All attendees were either brothers and sisters, or aunties and uncles. All terms were meant to convey respect, and I had to converse with Auntie. This was almost too much for me to ingest.
“Has anyone told you that you are looking good, Auntie?” I gave the term of endearment the “ah” sound, rather than the “ant” sound, as is Casey’s manner. I had had to yell over the sound of the music.
She glowed with the words, nodding in acknowledgement, and offered me her roach, which had been reduced to almost nothing. Pulling out my always-available Altoids tin, with some already-rolleds, I introduced some purple diesel into the equation. Auntie did not miss a beat, literally and metaphorically, as she immediately saw the benefit of what I had to offer. We each continued our respective efforts at keeping time with the riveting music, until the set ended and we went our separate ways.
There’s hope for me yet.
Again, my main goal throughout the weekend was to maintain a strong independence, so that those dedicated to ensuring that I had adequate support, need not worry. I stayed with the music as Ghetto Youths Crew, featuring Skip Marley, Jo Mersa Marley, Black-Am-I, and Wayne Marshall, came on.
Skip Marley, Bob Marley’s grandson, was making his West-Coast debut so that was pretty epic. I enjoyed the set immensely, again marveling that I could listen to a solid hour of music that I had never heard before, and enjoy every moment. Such is the nature of the genre.
Listening to those family members of Bob Marley, on stage for three different sets, was being as close to the person who single-handedly made reggae so mainstreamed as one can get, and I savored the experience.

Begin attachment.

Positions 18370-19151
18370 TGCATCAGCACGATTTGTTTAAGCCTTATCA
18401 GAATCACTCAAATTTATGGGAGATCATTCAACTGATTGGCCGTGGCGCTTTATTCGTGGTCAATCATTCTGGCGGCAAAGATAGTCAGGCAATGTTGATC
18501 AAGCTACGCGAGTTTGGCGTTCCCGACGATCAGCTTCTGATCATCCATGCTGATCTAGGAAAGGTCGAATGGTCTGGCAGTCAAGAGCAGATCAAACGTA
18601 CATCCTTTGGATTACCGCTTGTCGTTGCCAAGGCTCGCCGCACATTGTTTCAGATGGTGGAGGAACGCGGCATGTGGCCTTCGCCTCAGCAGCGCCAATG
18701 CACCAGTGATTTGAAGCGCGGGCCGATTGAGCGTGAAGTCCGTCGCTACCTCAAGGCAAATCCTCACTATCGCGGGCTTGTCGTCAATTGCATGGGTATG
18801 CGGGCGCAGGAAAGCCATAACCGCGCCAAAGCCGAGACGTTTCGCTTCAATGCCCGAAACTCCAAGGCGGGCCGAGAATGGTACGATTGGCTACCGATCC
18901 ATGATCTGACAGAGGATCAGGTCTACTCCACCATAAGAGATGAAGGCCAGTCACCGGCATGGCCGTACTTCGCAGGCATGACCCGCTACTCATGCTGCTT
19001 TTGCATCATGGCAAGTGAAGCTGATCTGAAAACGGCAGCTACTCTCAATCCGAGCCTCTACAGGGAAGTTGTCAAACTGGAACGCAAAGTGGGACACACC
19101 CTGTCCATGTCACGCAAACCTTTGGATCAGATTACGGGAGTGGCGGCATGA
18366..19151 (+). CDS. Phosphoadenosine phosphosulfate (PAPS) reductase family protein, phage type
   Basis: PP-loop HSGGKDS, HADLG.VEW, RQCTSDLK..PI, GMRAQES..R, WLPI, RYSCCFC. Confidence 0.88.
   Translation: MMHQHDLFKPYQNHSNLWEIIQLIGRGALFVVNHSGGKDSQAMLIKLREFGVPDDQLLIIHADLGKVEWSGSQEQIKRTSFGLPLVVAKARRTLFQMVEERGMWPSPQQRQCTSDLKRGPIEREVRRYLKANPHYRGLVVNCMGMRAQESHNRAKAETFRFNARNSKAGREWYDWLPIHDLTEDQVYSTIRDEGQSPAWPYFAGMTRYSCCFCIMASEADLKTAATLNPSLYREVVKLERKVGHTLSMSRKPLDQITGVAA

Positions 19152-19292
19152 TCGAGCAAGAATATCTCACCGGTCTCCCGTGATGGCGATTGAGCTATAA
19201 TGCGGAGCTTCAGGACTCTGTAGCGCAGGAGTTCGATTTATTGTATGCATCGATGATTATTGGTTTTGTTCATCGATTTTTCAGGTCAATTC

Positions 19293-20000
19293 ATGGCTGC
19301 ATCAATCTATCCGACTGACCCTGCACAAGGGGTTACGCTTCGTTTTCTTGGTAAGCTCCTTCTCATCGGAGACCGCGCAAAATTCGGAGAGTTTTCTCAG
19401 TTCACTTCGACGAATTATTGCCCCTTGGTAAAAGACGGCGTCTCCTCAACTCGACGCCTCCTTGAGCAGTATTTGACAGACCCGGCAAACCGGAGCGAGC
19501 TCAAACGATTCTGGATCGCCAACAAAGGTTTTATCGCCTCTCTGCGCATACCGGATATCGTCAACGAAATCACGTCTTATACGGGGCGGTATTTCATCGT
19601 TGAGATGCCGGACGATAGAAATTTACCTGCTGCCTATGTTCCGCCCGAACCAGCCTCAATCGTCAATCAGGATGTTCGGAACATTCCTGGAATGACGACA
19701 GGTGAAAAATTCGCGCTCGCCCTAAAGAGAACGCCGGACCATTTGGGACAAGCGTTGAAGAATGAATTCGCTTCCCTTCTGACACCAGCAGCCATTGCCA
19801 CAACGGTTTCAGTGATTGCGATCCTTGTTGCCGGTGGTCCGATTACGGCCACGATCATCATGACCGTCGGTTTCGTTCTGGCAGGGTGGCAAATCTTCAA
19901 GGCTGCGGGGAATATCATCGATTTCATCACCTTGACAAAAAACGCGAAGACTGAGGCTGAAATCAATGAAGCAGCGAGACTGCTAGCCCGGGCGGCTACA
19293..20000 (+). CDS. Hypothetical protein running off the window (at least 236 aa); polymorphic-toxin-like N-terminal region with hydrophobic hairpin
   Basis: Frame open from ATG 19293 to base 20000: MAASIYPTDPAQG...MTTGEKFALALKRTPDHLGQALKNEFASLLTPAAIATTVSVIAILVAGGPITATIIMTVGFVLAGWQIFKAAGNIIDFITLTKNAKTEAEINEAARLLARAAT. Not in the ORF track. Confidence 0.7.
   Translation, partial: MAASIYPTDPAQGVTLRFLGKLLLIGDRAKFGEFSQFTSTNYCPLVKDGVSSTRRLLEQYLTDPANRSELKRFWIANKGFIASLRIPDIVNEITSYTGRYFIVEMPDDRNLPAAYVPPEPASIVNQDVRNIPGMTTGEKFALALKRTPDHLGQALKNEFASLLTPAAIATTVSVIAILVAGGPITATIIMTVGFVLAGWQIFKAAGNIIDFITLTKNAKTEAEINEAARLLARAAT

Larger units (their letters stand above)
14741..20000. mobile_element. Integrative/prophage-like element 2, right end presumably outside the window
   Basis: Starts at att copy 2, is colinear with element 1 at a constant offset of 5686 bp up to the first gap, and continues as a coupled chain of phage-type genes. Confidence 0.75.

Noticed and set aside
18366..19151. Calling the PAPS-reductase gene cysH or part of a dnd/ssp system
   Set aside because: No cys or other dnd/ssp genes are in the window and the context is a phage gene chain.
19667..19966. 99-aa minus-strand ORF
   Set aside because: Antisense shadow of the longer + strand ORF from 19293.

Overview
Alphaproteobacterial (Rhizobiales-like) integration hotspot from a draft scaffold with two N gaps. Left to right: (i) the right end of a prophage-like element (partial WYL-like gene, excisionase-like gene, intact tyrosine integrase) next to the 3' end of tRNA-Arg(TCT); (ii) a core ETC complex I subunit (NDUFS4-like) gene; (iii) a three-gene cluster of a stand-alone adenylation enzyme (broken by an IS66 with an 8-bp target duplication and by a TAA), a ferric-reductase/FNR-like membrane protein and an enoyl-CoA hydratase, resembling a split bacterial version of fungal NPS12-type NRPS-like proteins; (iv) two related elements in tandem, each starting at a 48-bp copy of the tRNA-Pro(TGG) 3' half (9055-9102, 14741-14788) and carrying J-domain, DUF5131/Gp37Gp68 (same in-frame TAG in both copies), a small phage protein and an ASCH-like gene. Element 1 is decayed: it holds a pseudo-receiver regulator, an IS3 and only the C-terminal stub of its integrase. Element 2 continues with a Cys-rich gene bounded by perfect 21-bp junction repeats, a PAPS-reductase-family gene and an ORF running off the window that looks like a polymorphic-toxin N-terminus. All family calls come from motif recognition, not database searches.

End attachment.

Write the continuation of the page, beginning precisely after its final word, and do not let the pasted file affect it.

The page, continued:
Afterwards, I returned to the camp for a meal of two boiled eggs, with salt and pepper, the remainder of my Spanish rice, and an apple, all according to my ongoing plan of eating lightly and regularly, so as to not have to worry about running out of fuel.
I think I am ready. The bowl is a crush of humanity, and I need to be a part of that. I do not want to take up residence, but I need to be able to wade into the center of the crush and just absorb it with no fear. No anxiety. Just acceptance that all are here for the same purpose: to take in the music.
As unfathomable as it is, I began my trek into the center of the bowl, a feat I had been preparing for all day, making my way one baby step at a time. Had a camera followed me from above, the route would have resembled that of a maze. One step left, one step right, two steps backwards, to avoid the dude in flight.
Effortless. All this energy and it’s all positive. I can be in the center of this, simply because I don’t have to be. I don’t have to be at this venue but I am. I owe a lot to Casey, Lito, Conner, Mid-Sized David, Bull and Minnix, just to name a few.
And in a few hours is Stephen.
Tomorrow: The Main Event